Mark O’Shaughnessy, Owner of BB’s Jazz, Blues & Soups, Dead at 65

O'Shaughnessy died Saturday, May 27th, 2017 of complications from diabetes.

Editor’s Note: This article comes from

Mark O'Shaughnessy St. Louis Post-Dispatch
Photo: St. Louis Post-Dispatch

Mark P. O’Shaughnessy, owner of the long-running blues venue, and restaurant BB’s Jazz, Blues & Soups and a staunch advocate of the St. Louis blues scene, died Saturday, May 27th, 2017 of complications from diabetes. He was 65.

O’Shaughnessy, a St. Louis native, died in his apartment, above BB’s.

He originally opened the venue in 1976. A second incarnation ran from 1980 to 1981. It reopened in 1996.

O’Shaughnessy owned the club throughout its runs, providing a venue for local, regional, and national musicians. Artists who have performed at BB’s over the years include Betty Carter, James Moody, Henry Townsend, Roosevelt Sykes, Oliver Sain, Johnnie Johnson, Willie Akins, Bennie Smith, Ike Turner and Bobby Rush, Maynard Ferguson, Little Milton, Ernie Isley, Russell Gunn, and Stanley Jordan.

A young David Sanborn, who was reared in Kirkwood, performed at BB’s early in his career. Acts that play there regularly today range from Marquise Knox to Big George Brock. Actor Tim Robbins once brought his band there to perform, as did singer-songwriter Graham Nash.

“His entire life was in this building,” said John May, the venue’s operations manager and directing partner. The two had been friends for 45 years.

O’Shaughnessy was also an early producer with the Chicago Blues Festival, the New Orleans Jazz & Heritage Festival and the North Sea Jazz Festival in Holland, and executive producer of Oliver Sain’s Soul Reunions, and Michelob Jazz Festival in St. Louis.

It was St. Louis that remained closest to his heart. He was an original board member of the St. Louis Blues Society.

“Mark was definitely a champion of St. Louis music,” May said. “St. Louis was always overlooked, and he worked to keep artists’ names alive, as well as the history of the blues.”

Melvin Moore, bassist for Love Jones the Band, said the St. Louis act had an appreciation for Mr. O’Shaughnessy. The band was celebrating its 10th anniversary at BB’s the night of his death.

“John (May) is the face of BB’s, but Mark is the backbone and the heart,” Moore said. “He’s going to be missed.”

O’Shaughnessy was born on St. Patrick’s Day, 1952 and graduated in 1971 from St. Mary’s High School. He originally opened BB’s Jazz, Blues & Soups, modeled on the Upstream Lounge downtown, with Bob Burkhardt.

During its early days, BB’s liberally mixed jazz and blues. O’Shaughnessy, a writer and poet, had been part of the beatnik scene and spoken-word circles and was introduced to jazz through St. Louis’ storied Gaslight Square district.

Though Burkhardt moved on to other ventures, O’Shaughnessy kept driving BB’s, seeing it as a common bond between folks in a racially divided city.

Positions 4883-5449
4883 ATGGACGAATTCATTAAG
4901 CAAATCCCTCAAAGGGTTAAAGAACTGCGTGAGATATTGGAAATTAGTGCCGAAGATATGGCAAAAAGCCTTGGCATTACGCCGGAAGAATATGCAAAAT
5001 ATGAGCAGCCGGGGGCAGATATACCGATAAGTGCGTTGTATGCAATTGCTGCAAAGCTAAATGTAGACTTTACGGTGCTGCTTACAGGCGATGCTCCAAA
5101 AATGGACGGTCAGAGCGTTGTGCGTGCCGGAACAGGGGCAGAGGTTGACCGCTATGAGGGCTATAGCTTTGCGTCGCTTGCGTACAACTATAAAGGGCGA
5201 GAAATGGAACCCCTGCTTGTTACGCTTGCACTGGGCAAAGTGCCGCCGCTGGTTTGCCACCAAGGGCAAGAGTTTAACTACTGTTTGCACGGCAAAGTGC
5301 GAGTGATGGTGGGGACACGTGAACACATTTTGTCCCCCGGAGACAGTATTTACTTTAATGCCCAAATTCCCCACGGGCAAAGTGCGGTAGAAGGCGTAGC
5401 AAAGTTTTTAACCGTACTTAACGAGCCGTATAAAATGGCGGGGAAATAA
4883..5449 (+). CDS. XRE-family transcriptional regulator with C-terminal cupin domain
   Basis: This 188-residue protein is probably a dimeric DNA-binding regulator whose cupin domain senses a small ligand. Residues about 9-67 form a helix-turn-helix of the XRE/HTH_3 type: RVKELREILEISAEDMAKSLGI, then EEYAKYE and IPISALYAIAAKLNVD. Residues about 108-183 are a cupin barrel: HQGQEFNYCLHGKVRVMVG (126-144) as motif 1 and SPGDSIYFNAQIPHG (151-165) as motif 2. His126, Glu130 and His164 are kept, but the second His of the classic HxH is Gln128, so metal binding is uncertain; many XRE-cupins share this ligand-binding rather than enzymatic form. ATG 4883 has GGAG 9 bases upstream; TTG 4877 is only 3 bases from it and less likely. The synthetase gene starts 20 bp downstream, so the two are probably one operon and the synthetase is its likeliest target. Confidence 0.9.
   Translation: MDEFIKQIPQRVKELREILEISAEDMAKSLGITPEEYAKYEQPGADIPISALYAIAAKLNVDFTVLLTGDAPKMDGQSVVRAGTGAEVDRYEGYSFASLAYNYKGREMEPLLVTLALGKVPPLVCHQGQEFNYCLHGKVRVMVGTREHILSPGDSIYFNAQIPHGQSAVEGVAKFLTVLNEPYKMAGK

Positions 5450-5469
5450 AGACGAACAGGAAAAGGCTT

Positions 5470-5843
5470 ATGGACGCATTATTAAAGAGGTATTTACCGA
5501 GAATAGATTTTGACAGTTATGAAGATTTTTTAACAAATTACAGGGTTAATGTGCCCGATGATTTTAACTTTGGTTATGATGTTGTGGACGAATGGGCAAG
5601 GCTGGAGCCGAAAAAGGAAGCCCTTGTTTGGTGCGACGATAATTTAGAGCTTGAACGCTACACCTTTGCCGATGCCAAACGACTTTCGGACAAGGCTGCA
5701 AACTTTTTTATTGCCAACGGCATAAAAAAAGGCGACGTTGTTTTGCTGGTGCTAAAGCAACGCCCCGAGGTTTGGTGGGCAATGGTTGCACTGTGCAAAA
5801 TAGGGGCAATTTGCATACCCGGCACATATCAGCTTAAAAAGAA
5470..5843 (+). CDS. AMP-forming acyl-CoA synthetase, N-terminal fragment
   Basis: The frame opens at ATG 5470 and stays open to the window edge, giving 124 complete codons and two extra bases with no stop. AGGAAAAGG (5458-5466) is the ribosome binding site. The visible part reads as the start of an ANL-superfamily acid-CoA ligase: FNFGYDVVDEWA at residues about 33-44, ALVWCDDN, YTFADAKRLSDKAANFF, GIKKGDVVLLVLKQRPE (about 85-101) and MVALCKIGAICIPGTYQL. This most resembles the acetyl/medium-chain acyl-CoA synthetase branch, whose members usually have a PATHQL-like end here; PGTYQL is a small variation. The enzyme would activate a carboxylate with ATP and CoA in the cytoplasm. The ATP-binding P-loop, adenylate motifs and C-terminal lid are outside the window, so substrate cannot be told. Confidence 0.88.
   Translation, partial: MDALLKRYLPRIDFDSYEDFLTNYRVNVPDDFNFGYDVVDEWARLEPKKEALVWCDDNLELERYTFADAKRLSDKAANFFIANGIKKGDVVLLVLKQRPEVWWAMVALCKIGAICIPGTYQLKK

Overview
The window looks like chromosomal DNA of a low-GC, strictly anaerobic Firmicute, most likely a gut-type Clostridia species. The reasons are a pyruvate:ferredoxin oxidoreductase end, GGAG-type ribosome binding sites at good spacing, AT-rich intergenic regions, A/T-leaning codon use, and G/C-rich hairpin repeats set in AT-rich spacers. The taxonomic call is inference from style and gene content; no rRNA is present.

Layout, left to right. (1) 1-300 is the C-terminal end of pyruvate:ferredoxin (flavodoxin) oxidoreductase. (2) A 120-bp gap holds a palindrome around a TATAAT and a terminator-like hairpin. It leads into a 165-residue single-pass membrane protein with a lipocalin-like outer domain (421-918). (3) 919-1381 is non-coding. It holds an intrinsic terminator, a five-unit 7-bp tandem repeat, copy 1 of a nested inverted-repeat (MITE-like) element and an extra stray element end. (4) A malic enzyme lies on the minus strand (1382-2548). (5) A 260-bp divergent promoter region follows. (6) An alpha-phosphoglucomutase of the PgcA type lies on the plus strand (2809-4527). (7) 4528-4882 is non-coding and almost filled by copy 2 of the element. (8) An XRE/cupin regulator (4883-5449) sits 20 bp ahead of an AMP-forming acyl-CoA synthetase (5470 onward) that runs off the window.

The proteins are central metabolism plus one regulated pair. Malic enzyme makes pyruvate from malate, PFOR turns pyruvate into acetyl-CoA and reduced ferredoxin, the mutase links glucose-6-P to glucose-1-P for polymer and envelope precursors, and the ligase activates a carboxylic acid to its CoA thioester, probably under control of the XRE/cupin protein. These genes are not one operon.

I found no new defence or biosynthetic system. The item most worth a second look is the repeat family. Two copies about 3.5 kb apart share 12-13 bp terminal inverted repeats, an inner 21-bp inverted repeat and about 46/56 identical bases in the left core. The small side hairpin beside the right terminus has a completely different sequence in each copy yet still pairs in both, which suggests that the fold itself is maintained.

The club closed for several years in the 1980s to become Heartbreak Hotel.

“It closed because everything was changing,” May said. “Jazz was dying out, and blues wasn’t on the rise.”

O’Shaughnessy maintained control of the building during that time, eventually reopening BB’s and focusing on the blues.

Among other accomplishments, he was a road manager for Henry Townsend and the St. Louis Kings of Rhythm’s tours. He also facilitated recordings for Townsend, Sain, Johnnie Johnson, Barbara Carr, R.L. Burnside and James Crutchfield.

He founded the Blues Vision recording studio in his home above BB’s to expand the club’s legacy beyond bricks and mortar. His archival recordings and videos date back 40 years.

O’Shaughnessy had planned to retire at the end of June to focus on Blues Vision.

May said BB’s Jazz, Blues & Soups would continue operating as usual. “We’re not going to change. And this gives us more energy to go forward. There’s a whole new group of musicians coming up and recording, writing songs and performing.”

Mr. O’Shaughnessy is survived by his mother, Frances M. O’Shaughnessy of St. Louis; four daughters, Heather O’Shaughnessy of Maui, Hawaii, Kerensia Blackman of Jefferson County, and Kelly Slavin and Megan Steen, both of St. Louis; one son, Richard VanGelder of Omaha, Neb.; and five grandchildren.

His father, John T. O’Shaughnessy, and sister, Karen Cline, preceded him in death.

Visitation will be 4-8 p.m. Thursday, June 1st,  at Kutis Affton Chapel, 10151 Gravois Road. A funeral will be held at 9:15 a.m. Friday at Affton Chapel, with Mass at 10 a.m. at Immaculate Heart of Mary, 4092 Blow Street. The body will be cremated; some ashes will be placed at BB’s.

Plans for a musical appreciation are to be announced.

BB’s Jazz, Blues & Soups

St. Louis Blues Society


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